The Dubai International Financial Centre urges companies to protect personal data when using artificial intelligence.

By Brian A. MeenaghKsenia Koroleva, and Lucy Tucker 

On 18 April 2023, the Dubai International Financial Centre (DIFC), a financial free zone with its own data protection laws, published a consultation paper (the Consultation Paper) regarding amendments to DIFC Data Protection Regulations (the Regulations) for a 30-day public consultation.

The Consultation Paper acknowledges that AI systems are important and useful but carry risks to personal data processing. The DIFC’s proposed approach urges all companies using AI systems to adopt and reinforce technical and organisational means to protect personal data when using AI.

The CJEU’s final ruling could subject companies to direct GDPR enforcement by DPAs notwithstanding national procedural rules, but may rule against strict liability under the GDPR.

By Tim Wybitul, Myria Saarinen, Isabelle Brams, Irina Vasile, and Amy Smyth

On 27 April 2023 Advocate General of the Court of Justice of the European Union (CJEU) Campos Sánchez-Bordona delivered an opinion in which he approved direct enforcement of the General Data Protection Regulation (GDPR) against companies but rejected

Iowa’s new data privacy law, which will come into force in 2025, adds to an increasingly complex patchwork of state laws.

By Robert Blamires, Clay Northouse, Michael Rubin, Robert Brown, Joseph Hansen, and Zac Alpert

On March 28, 2023, Iowa became the sixth US state to pass a comprehensive privacy law. The Iowa data privacy law (SF 262) (Iowa Privacy Law) was passed unanimously by the state House and Senate, and signed by Governor Kim Reynolds.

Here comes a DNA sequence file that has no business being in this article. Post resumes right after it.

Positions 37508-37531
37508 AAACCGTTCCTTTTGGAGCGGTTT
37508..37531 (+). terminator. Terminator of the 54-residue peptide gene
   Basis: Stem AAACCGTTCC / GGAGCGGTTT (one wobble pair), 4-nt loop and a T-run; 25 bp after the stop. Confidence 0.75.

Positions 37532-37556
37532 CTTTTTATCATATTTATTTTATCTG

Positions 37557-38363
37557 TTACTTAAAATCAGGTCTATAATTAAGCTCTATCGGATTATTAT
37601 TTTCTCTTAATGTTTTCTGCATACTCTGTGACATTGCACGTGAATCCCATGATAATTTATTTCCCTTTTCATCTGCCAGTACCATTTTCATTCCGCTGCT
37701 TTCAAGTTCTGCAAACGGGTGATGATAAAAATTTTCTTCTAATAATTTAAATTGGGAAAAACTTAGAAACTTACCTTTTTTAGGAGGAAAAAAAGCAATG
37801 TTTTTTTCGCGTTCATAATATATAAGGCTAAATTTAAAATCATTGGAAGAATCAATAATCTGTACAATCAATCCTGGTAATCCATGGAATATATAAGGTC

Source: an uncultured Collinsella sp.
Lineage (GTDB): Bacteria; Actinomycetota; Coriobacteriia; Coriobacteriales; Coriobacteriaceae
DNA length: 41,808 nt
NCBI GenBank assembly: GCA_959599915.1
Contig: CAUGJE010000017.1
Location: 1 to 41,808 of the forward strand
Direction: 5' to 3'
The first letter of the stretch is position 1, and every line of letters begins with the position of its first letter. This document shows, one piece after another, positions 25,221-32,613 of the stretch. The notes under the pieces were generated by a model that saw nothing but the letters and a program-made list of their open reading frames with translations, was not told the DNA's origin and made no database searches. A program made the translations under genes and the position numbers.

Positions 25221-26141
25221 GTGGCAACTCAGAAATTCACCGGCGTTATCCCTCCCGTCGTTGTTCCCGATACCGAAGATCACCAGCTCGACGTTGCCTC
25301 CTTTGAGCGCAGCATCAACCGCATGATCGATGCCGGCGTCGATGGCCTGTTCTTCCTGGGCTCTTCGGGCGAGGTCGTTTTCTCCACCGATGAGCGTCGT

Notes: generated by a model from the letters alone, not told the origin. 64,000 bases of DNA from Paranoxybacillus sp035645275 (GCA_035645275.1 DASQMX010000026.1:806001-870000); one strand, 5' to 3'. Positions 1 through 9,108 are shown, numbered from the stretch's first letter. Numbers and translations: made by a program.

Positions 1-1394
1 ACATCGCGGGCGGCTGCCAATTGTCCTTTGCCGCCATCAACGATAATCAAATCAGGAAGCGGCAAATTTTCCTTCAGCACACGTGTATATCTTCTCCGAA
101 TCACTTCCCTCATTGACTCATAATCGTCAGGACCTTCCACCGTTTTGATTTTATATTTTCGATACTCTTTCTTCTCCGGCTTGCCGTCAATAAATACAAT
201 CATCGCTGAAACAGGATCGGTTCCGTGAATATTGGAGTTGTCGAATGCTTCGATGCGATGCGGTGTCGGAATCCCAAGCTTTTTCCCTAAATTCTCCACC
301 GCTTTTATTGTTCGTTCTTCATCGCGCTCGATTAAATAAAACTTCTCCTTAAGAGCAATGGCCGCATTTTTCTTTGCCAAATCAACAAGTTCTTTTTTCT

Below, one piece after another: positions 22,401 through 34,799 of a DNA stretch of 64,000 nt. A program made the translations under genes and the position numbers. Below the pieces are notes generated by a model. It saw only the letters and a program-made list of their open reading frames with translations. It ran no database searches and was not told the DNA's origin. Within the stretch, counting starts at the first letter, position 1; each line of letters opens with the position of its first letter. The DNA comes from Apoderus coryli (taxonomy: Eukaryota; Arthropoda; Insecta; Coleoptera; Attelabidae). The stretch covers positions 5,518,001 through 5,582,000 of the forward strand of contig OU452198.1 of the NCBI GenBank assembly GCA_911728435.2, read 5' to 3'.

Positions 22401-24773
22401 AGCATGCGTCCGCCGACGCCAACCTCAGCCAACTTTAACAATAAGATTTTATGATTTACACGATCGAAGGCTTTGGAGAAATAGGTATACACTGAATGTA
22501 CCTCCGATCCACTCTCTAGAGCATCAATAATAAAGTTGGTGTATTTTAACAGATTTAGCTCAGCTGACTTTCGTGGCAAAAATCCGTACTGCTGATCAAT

The Iowa Privacy Law imposes requirements similar to those already required by other state privacy laws—most notably, Utah. The key task for companies subject to the law will be to ensure that their existing measures cover personal data collected about Iowa residents, for example, by extending their privacy notices, contracts, and user rights mechanisms to include Iowa consumer personal data.

The Privacy Commissioner for Personal Data reminds organisations to review and implement appropriate data security measures amidst more data breaches.

By Kieran Donovan, Anthony Liu, and Jacqueline Van

On 13 February 2023, the Privacy Commissioner for Personal Data of Hong Kong (PCPD) published an article titled “Guidance on Data Security – Heightened Importance of Data Security Amid Increased Cyberthreats”. The article discusses the increasing trend of cyberattack incidents, identifies common vulnerabilities based on data incidents the PCPD has investigated, and sets out practical guidance for data security measures.

The Office of the Privacy Commissioner for Personal Data of Hong Kong summarised enforcement trends and plans to further amend the Personal Data (Privacy) Ordinance.

By Kieran Donovan and Jacqueline Van

On 9 November 2022, the Office of the Privacy Commissioner for Personal Data of Hong Kong (Commissioner) published its annual report titled “A New Era in the Regulatory Regime for the Protection of Personal Data” (Annual Report). The Annual Report details the work of the Commissioner during 2021-2022, its observations on trends of complaints, and expectations for the year ahead. In particular, the Annual Report reflects the Commissioner’s continued efforts to enforce the new doxxing offence, and a likely further legislative review of the Personal Data (Privacy) Ordinance (Cap. 486) (PDPO) in the coming year.

The amendment proposes business-friendly changes regarding data localization and legitimate interests.

By Brian Meenagh and Lucy Tucker

On November 20, 2022, the Saudi Data and AI Authority (SDAIA) published an amended version of the Kingdom of Saudi Arabia’s (KSA or the Kingdom) Personal Data Protection Law (PDPL) for consultation (the Amended Draft). The Amended Draft contains significant changes which are largely business friendly, including a relaxation of strict data localization requirements and the introduction of a form of legitimate interests as a legal basis for processing.